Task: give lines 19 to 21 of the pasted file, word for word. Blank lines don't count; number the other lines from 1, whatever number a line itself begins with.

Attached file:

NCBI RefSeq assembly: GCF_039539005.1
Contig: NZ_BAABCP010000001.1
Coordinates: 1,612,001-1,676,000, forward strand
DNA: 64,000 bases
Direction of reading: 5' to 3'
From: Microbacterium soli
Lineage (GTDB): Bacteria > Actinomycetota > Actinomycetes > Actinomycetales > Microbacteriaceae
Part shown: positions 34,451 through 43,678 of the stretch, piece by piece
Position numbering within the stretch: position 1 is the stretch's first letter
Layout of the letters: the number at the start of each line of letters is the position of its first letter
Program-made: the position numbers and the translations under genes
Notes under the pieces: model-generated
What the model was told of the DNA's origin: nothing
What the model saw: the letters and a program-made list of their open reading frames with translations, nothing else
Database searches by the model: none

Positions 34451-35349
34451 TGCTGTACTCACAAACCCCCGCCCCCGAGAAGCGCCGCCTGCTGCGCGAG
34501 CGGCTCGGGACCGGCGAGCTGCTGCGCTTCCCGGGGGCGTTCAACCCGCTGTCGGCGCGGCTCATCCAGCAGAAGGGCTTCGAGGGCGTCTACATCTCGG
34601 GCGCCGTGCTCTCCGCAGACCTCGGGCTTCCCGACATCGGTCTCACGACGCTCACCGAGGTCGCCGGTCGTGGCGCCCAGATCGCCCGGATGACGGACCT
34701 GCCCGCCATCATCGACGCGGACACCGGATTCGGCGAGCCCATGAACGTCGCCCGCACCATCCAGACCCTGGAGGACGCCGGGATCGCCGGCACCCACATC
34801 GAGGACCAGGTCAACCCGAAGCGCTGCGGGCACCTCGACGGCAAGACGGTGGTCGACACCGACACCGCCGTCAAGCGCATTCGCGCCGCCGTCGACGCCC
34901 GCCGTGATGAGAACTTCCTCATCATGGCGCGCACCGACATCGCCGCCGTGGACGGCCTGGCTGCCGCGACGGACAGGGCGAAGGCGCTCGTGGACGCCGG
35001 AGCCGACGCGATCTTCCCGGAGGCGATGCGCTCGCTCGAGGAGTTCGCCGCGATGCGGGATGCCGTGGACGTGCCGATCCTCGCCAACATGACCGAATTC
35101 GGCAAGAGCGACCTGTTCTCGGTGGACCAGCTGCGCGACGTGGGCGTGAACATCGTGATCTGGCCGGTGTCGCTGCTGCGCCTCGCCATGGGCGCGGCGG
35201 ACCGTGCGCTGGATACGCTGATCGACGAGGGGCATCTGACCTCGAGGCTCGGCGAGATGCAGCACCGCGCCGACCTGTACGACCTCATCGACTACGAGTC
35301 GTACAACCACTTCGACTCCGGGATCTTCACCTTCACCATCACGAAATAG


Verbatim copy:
34601 GCGCCGTGCTCTCCGCAGACCTCGGGCTTCCCGACATCGGTCTCACGACGCTCACCGAGGTCGCCGGTCGTGGCGCCCAGATCGCCCGGATGACGGACCT
34701 GCCCGCCATCATCGACGCGGACACCGGATTCGGCGAGCCCATGAACGTCGCCCGCACCATCCAGACCCTGGAGGACGCCGGGATCGCCGGCACCCACATC
34801 GAGGACCAGGTCAACCCGAAGCGCTGCGGGCACCTCGACGGCAAGACGGTGGTCGACACCGACACCGCCGTCAAGCGCATTCGCGCCGCCGTCGACGCCC